6. Joel, I’m not sure that those scriptural passages can be invoked for that. I think the procession refers to the eternal relationship within the Godhead, not the temporal sending of the Spirit which your texts refer to. But then, maybe the Athanasian Creed helpfully says it: “The Father incomprehensible, the Son incomprehensible, and the Holy Spirit incomprehensible… not three uncreated nor three incomprehensible, but one uncreated and one incomprehensible.” 🙂

  7. Joel, as a theological unitarian, but who has an odd and perhaps misplaced respect for the creed (as “our side” lost at Nicea), I just have to mention that the past tense– proceeded– is the problem. The creed itself has this in the present tense– proceeds– though I think the use of the present tense is merely for the purpose of trying to capture something about the Godhead which is both eternal and “above time,” and thus “beyond tense.”

    That said, the “procession” aspect of the Godhead (that is, that the persons of the Godhead are in someway continuously in procession), as expressed in the creed, has always been a sore spot with unitarians (again, the small case is intentional, to include anyone with such a theological viewpoint, beyond Unitarians or Unitarian Universalists). One can only wonder why one God, three persons “in the ordinary sense of the word,” would be “processing” at all, given, as noted above, their eternal nature. Though the text of the creed doesn’t discount this possibility, it certainly suggests that the Father doesn’t proceed (or isn’t proceeding) from the Spirit. One wonders why not, unless there is some hierarchy amongst the three persons of the one Godhead not (at least openly) taught in trinitarian Christianity, nor generally depicted in its symbols.

    Such a conundrum.

  8. I think it’s very cool that they recited this together. I have always loved the poetry of

    God from God, Light from Light,
    true God from true God,

  9. I’ve never quite understood the “creedal” aspect of “God from God, Light from Light, true God from true God.” My somewhat cynical nature leads me to think they do protest too much (as if they’re trying not only to craft a creed, but at the same time trying to justify the Godhood of Christ). I have, however, always liked it. It’s somewhere between a koan and haiku.

    As a good unitarian (and Unitarian, for that matter, and thus by nature “non-creedal”), I recommend the book (by a Catholic priest), The Creed: What Christians Believe and Why It Matters, by Luke Timothy Johnson. He makes the best case possible for the creed (okay, creeds)– directed in the main against non-liturgical Evangelicals.

  10. Filioque (Ecclesiastical Latin: [filiˈɔkwe]), Latin for “and (from) the Son”, is a phrase found in the form of Nicene Creed in use in the Latin Church. It is not present in the Greek text of the Nicene Creed as originally formulated at the First Council of Constantinople, which says only that the Holy Spirit proceeds “from the Father”:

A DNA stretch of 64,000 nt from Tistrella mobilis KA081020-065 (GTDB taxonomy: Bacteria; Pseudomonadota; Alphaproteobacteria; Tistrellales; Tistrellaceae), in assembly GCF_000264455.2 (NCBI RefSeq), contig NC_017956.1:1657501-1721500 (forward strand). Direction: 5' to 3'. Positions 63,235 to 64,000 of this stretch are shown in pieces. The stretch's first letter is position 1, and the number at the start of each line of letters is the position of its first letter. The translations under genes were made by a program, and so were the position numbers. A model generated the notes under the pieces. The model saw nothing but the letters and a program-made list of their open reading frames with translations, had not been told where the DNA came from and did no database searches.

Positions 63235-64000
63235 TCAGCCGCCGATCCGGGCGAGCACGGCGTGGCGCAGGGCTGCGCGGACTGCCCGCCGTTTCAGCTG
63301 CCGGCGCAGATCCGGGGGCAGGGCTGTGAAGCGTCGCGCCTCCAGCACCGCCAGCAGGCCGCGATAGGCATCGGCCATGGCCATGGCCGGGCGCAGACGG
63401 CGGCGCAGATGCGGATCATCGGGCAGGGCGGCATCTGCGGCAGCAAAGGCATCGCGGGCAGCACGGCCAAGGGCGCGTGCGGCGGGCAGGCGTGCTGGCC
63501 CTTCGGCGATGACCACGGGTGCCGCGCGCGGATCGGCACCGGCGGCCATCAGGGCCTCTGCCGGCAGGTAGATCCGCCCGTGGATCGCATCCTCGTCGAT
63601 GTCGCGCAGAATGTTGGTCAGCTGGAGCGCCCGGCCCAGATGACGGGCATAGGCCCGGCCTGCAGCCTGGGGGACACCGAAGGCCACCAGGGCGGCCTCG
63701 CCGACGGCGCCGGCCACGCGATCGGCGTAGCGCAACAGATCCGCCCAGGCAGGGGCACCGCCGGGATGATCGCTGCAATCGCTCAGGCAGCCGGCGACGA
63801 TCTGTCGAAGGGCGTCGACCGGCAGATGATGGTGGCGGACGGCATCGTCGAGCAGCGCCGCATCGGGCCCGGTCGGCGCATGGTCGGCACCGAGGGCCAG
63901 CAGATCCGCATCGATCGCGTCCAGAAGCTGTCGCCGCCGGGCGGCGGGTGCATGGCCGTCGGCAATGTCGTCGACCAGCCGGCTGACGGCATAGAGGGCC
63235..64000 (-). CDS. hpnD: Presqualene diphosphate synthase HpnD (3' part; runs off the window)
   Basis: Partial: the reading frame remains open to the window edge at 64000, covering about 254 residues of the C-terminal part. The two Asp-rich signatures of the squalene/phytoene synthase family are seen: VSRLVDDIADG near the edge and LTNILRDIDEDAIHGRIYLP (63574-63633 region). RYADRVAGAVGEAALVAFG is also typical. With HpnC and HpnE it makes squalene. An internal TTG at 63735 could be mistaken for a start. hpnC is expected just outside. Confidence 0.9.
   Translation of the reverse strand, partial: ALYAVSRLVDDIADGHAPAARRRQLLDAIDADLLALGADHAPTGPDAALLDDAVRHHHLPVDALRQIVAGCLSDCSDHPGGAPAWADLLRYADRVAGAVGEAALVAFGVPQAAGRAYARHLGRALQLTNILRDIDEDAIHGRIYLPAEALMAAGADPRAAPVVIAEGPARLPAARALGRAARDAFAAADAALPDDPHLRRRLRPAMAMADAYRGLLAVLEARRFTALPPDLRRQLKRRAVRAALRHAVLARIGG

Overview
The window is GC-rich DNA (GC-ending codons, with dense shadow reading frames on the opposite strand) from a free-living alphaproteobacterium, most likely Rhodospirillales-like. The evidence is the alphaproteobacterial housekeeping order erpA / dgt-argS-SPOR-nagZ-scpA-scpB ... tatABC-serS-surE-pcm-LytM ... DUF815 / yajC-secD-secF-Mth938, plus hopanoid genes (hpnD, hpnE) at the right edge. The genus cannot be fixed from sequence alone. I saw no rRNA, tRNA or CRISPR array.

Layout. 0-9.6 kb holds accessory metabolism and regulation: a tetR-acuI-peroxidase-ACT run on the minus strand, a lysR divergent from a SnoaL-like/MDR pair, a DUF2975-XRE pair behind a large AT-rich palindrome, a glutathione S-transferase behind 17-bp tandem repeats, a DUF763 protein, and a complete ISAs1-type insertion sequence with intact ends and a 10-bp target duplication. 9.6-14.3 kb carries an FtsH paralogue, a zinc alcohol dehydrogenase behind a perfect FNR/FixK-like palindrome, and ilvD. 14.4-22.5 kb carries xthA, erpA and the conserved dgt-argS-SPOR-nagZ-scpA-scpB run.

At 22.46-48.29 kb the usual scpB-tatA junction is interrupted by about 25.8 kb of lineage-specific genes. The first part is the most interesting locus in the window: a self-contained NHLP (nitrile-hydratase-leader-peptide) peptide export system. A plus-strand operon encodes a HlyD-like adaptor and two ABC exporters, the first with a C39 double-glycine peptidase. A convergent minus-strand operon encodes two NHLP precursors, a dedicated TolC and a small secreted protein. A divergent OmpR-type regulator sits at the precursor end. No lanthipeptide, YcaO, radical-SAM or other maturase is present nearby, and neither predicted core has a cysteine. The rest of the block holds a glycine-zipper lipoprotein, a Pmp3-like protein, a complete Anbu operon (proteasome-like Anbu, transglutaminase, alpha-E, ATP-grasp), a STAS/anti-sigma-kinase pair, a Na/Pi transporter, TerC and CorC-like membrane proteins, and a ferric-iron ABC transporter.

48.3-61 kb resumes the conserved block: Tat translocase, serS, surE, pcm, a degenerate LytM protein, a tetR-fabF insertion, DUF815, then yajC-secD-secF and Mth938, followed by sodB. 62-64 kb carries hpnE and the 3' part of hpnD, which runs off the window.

http://en.wikipedia.org/wiki/Filioque

  11. The filioque has no legitimate place in the Nicene Creed. The Creed adopted at the First Council of Constantinople, that the Council of Ephesus declared anathema on those who add to or take from it, and that was further endorsed by the Council of Chalcedon is the Nicene Creed. This is the faith of the Church.

    The Third Council of Toledo is often suggested as the place where it was added into the Creed, but this is almost certainly untrue. The Council did endorse including it in the liturgy on Sundays.

    The Synod of Frankfurt in 794 did include the Filioque. The reasons suggested here where to combat Spanish Adoptionism – however it may be that it was to sure up the lines of demarcation between the Roman and Byzantine Empires.

    The Synod of Friuli in 796 moved the Creed to the western position in the liturgy – after the gospel – rather than before the anaphora.

    Charlemagne seems to have a hand in this, and when he pushed the Pope (Leo) on it the Pope said no, and had the Nicene Creed (without the filioque) inscribed of silver shields that hung outside the tomb of Peter. (C807)

    In 1014 for the enthronement of Henry II Benedict IX agreed to include the Filioque in order to enlist Henry’s support in ridding the Papal States of the Saracen in the South and the Norman in the North.

    The filioque has too much politics and too little theology.

    The Lambeth Conference on three occasions suggest that member Churches should restore the Nicene Creed without the Filioque.

    1. Thanks, Philip. I agree with you. I am working on another blog post which will again bring this up in the next week or so. Blessings.

  12. As I remember reading somewhere, part of the Council of Florence which actually got rejected involved a number of representatives of Orthodox churches agreeing with the Catholic bishops that they would both find “from the Father, *through* the Son” acceptable. I’m pondering paragraphs 246 – 248 of the Catechism of the Catholic Church, which deal with this rather quickly.